18, 2003: Land is not as important to the economy
as in the past. To homesteaders land was everything. Today's
economy can soar, the stock market can fly -- and plummet
-- on a digital bubble. Yet we spend more energy, time and
debating land use issues than ever before. Ontario's Smart
Growth Panels are the most recent effort to guide land use
planning as competing opportunities and pursuits swell with
a rising population.
A public forum on complex land use issues sponsored by the
Ontario Rural Council this week indicated that more information
is in the works to inform our decisions about land. Jim Peden
and Jeff Dean of GIS Spatial Solutions demonstrated that technology
is ballooning information possibilities. Global
imaging technology is helping local communities understand
their fit into
the larger economy and environment.
But more information will not simplify decisions about land
First, land use decisions can be informed by more and more
data, but such decisions are primarily about competing interests.
While more data can help to make decisions, it is just as
likely to enshrine specific interests, as it is to develop
a consensus solution.
Second, whose data can we trust? In the 70s, when Ontario
Environmental Assessment Act to deal with Ontario Hydro's
desire to criss-cross farmland with high voltage transmissions
lines, we opted for
mandatory environmental assessments, to be completed, and
paid for, by the
proponents of big new projects.
A presentation at The Ontario Rural Council (TORC) forum
by Jim Mahone from the University of Guelph demonstrated the
effectiveness of facilitated workshops for bringing out all
the concerns of a broad stakeholder group about a proposed
land use change—a waste management facility. A long
list of concerns about the waste management site emerged.
Mahone invited participants to vote for the most important
points. The result? A large majority favored an independent
environmental and economic assessment. We no longer trust
proponent-prepared environmental assessments.
The emergence of global imaging data for local communities
and facilitated workshops for all stakeholders is a response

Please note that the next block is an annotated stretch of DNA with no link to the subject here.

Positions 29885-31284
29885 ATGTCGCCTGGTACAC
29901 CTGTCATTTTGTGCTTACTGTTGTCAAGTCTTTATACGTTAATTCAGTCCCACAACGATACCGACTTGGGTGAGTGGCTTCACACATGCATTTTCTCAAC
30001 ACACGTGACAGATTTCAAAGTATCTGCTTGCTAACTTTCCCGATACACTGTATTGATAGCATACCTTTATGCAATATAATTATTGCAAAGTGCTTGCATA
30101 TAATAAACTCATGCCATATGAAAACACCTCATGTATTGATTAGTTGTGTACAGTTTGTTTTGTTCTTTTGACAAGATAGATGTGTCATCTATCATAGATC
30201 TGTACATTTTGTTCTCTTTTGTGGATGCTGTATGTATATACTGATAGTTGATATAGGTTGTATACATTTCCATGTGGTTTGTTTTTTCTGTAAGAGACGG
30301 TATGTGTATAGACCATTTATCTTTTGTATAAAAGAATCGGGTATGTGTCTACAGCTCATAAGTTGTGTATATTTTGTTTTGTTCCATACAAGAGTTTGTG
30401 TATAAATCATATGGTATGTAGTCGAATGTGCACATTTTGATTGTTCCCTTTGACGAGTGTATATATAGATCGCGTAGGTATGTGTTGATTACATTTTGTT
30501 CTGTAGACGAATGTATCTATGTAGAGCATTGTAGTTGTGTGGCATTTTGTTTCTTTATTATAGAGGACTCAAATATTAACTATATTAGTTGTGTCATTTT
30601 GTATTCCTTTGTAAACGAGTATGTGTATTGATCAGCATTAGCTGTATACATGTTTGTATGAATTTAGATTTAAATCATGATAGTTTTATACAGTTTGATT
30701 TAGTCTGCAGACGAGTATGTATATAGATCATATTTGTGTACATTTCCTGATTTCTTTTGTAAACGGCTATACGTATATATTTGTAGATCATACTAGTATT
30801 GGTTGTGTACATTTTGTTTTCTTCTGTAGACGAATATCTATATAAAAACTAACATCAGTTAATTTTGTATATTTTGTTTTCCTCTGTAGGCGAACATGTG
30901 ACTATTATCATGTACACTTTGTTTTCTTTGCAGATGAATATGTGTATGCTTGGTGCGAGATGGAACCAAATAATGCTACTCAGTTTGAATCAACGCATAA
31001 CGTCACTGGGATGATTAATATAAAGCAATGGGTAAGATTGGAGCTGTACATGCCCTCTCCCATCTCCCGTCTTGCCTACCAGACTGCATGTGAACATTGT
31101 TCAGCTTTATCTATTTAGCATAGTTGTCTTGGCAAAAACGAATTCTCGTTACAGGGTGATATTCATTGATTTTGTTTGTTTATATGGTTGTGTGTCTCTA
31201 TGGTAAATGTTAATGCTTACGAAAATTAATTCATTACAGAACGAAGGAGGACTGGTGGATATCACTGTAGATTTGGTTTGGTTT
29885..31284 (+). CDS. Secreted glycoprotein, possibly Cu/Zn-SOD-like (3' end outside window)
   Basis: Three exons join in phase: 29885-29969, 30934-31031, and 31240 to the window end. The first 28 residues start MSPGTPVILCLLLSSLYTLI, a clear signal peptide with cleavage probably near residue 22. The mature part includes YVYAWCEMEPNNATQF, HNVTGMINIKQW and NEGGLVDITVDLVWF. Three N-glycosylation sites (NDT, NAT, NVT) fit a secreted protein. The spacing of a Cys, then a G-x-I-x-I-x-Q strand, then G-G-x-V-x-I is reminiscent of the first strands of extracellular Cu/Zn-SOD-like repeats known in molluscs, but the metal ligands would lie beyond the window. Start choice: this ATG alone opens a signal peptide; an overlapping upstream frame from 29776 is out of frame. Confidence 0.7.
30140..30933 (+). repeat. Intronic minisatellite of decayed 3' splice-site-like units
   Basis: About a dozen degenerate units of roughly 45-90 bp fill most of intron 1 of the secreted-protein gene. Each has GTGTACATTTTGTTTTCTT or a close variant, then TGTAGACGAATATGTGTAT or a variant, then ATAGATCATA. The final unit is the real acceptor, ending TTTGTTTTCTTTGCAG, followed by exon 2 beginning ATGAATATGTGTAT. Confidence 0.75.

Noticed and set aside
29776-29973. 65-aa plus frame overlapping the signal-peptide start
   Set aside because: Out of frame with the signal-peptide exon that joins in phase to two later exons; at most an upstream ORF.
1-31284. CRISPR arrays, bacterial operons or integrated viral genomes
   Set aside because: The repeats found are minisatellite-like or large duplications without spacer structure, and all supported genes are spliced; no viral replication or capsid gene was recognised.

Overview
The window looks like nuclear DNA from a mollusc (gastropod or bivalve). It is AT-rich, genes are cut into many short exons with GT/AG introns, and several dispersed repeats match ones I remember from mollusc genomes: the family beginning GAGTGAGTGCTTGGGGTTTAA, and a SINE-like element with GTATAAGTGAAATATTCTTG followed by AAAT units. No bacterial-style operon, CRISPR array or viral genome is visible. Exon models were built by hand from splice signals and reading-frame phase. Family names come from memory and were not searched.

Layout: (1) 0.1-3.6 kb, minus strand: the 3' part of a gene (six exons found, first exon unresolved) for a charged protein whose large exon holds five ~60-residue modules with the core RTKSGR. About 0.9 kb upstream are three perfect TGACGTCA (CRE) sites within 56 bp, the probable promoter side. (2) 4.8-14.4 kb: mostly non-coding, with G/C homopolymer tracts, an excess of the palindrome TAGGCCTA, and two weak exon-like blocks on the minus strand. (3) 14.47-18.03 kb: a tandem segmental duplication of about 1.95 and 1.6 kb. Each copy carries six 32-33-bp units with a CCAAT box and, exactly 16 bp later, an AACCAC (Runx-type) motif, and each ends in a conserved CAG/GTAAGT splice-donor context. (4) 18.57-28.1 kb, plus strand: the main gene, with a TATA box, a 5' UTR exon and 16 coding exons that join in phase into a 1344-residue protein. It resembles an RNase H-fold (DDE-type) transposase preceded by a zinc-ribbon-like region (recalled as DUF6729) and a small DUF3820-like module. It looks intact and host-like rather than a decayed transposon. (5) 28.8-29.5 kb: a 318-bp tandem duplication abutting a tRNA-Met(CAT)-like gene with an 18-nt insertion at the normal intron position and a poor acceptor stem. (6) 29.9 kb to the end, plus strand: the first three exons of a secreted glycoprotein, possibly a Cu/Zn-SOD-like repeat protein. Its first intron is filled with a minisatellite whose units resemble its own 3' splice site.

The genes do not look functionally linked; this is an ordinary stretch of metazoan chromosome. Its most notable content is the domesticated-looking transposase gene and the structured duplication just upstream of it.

to the need to balance economic interests with equally important
environmental, community and social values.
Debbie Crandall from the citizens group, Save the Oak Ridges
brought the TORC forum an example of environmental, community
values coming into their own. Recent legislation will protect
much of the
Moraine from development.
In an Ontario with a growing population, the tension around
"the people need to go somewhere" is here to stay.
But the process of how to make land-use decisions is maturing.
A balance is emerging between the economic drivers of our
time and the environmental, community and social values that
make life worth savoring.
For more on the myths about hunger and the Canadian Foodgrains
Bank, a Christian response to hunger visit
- April 9, 2003: The
emerging managed food chain
- April 3, 2003: Farmer
nominees for the Rural Red Tape Reduction Project
- March 28, 2003: Farm
- March 21, 2003: Myths
- March 7, 2003: Europe
Gets Innovative about Farm Subsidies
- February 21, 2003: Seven
ideas for Strong Rural Communities
- February 7, 2003: An
Action Plan for a Fresh Vision for Agriculture
- January 3, 2003: 2002
ag policy changes to have big impact in 2003
- December 13, 2002: Farmers
know ag’s “multiple-benefits”, but wonder
how to make them profitable
November 5, 2002: Intervening
in farm markets for the public good
- October 25, 2002: Standing
up to commodity agriculture
- September, 2002: Wishes
and dreams for Ontario agriculture
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